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Italy: Contagion risks amplified


Uncertainty in Rome has fed into global markets with signs of contagion from the Italian crisis now clearly evident. Equity markets in the US and Asia took their cue from Europe’s battering yesterday, which saw the main bourses led lower by the FTSE MIB. The Dow sank 400 points and Asian shares followed suit with losses of around 1.5% for the Nikkei and MSCI’s broad index of Asia-Pacific shares outside Japan.



Italian stocks jumped 1% on the open with bargain hunters stepping in. But this may be a bit of a bull trap and we have already seen the gains pared back sharply. The fluid situation on the ground means stock and bond markets look set to remain volatile. Investors may well prefer to sit on the sidelines until this one settles down. The euro has recovered some ground with EURUSD driving up towards 1.159 in early trade.

We are seeing clear signs of banking sector stress amid fears of damage being done to risk assets. There is also concern that the political uncertainty coincides with a period of relative economic softness, meaning investors are starting to reduce exposure to Europe more generally. Bank stocks look exposed not only because of mark-to-market losses on assets and higher costs, but as the crisis in Italian politics forces a rethink of assumptions about central bank activity.

Italian banks hold a lot of Italy’s sovereign debt (c11%) – their fortunes are totally bound up with that of the country’s debt. But French banks Credit Agricole and BNP Paribas are also highly exposed. At present the moves on BTPs are not indicative of a major flight as domestic investors are staying put. The situation is not yet as bad as Greece was. But while he EZ could have limped on with Greece, it cannot afford to lose Italy.

Looking at Italian bonds it seems that there has been a bit of an easing in the selling although it’s been a pretty wild start to trading this morning. But the extent to which bargain hunters come in – and it must be said that the yields on offer are enticing – will be limited by the political situation and risks. There is not much chance of ‘good’ news in the coming weeks; which means buyers will be hard to find and this may well see spreads inch wider, although the pace of selling should ease up after the convulsions of yesterday. It’s hard to see the yield jumping as much as it has every day – a lot of the perceived risk is now priced in, although quite how redenomination/eurozone breakup risks are being considered is hard to fathom and even harder to price in.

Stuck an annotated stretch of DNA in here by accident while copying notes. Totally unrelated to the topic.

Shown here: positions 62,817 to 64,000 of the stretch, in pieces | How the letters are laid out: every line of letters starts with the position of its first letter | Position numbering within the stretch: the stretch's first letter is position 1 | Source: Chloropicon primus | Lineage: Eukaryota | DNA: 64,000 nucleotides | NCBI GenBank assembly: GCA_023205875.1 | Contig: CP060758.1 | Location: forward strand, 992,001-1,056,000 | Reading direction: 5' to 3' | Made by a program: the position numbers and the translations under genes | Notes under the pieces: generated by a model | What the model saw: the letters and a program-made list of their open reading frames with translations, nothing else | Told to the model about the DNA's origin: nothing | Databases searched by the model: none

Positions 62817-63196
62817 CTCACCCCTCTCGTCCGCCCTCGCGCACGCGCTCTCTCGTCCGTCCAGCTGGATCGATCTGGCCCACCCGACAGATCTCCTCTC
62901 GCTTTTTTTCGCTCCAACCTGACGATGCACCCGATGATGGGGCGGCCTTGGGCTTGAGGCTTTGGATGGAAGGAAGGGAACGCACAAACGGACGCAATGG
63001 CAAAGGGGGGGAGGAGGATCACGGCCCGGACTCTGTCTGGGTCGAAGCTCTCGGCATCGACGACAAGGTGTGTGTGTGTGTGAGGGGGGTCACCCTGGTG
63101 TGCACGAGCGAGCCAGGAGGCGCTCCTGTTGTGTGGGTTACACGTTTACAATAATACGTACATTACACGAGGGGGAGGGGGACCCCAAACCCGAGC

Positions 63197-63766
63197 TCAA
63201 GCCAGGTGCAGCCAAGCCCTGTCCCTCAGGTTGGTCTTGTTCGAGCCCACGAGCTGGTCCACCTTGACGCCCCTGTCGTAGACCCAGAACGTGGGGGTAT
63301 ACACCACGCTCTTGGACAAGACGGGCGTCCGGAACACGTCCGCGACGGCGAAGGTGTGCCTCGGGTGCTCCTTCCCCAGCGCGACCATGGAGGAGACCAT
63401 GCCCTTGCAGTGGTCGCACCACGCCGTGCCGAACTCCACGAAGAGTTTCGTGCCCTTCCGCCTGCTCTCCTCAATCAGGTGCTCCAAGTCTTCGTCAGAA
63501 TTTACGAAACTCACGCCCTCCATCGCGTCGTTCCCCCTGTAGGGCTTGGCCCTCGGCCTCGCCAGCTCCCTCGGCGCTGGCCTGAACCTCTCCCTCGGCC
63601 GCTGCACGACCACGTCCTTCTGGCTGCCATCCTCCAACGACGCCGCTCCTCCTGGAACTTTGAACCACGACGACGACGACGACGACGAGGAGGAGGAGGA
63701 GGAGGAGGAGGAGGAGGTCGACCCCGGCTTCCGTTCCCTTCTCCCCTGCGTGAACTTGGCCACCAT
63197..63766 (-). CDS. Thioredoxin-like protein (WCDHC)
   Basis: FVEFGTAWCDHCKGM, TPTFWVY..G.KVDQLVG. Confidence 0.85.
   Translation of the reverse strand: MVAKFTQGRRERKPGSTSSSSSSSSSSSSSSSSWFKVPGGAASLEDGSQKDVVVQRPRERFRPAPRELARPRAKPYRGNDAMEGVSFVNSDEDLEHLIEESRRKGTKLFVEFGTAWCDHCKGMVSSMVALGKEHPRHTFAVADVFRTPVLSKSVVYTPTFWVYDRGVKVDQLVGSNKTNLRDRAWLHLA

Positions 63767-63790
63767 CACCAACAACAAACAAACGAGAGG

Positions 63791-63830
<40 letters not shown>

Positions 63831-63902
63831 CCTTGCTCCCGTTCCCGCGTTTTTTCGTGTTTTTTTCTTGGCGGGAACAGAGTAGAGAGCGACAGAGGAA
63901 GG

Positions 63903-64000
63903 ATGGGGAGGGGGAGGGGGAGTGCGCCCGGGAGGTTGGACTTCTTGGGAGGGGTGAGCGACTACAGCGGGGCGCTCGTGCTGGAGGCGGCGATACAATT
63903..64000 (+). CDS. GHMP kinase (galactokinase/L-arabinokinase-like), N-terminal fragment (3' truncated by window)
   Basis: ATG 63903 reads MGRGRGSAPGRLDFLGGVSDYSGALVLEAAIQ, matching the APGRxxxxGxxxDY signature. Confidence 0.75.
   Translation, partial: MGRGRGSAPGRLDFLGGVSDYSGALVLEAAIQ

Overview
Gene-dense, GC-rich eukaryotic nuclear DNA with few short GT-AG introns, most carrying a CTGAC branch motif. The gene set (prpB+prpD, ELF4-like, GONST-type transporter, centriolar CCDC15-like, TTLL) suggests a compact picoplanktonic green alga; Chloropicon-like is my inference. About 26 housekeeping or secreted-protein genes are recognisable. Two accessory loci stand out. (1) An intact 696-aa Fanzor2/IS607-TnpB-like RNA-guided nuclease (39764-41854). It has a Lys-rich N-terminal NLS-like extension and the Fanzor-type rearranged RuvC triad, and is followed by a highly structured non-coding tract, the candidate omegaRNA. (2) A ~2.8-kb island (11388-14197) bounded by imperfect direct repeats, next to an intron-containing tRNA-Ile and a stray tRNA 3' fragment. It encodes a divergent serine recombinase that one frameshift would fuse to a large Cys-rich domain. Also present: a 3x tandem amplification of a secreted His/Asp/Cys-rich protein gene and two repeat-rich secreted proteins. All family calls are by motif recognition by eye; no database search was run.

These risks remain low but have risen and may well rise further if the polling points to a clearer, more explicitly anti-EU mandate for the populist parties. In this scenario we could see further upward pressure on yields and spreads through June.

Should the squeeze continue, it forces the ECB and the Fed to remain more accommodative than they would perhaps like to be. The haven flight has already pushed down Treasury yields, with the 10-yr back at 2.8%, as well as expectations for the Fed to hike more this year. Despite what the FOMC members constantly say about international concerns, it would be crazy for the Fed to hike three more times this year if the EZ is in crisis mode. The rally in Treasuries seems to have wrong-footed the market which has largely been betting on yields to go up. The flatter yield curve, which is now at its flattest since 2007, was behind the selling in US banking stocks yesterday.

Money markets are already moving against a June 2019 hike and now expect it to come in October 2019 at the soonest. It also looks less than likely the ECB will use the June meeting to end stimulus, despite what board member Sabine Lautenschlaeger might have said this week. Undoubtedly with the political uncertainty greatly compounds the worsening economic situation for the ECB. That said, a weaker euro will offer some easing of financial conditions that will soothe Mario Draghi’s nerves. Whether the ECB steps in to calm bond markets is in doubt - it's hardly going to be willing to help out the populists who are railing against its rules.

Key talking points today:

PM-designate Carlo Cottarelli may not even be sworn in and that would set us on course for a snap poll in July. This would likely increase risk in the near-term though we have no idea what the outcome of the poll would be. A move to make this election a de facto referendum on the euro could spook Italian voters, however it would be unwise to bet on the centre ground holding. This is uncharted territory.

Trade wars are back on the agenda with the White House saying it will go ahead with $50bn in tariffs on China. The rekindling of trade war fears should add to the risk-off mood in the markets.

Neil Wilson | Chief Market Analyst
for Markets.com

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Mercredi 30 Mai 2018
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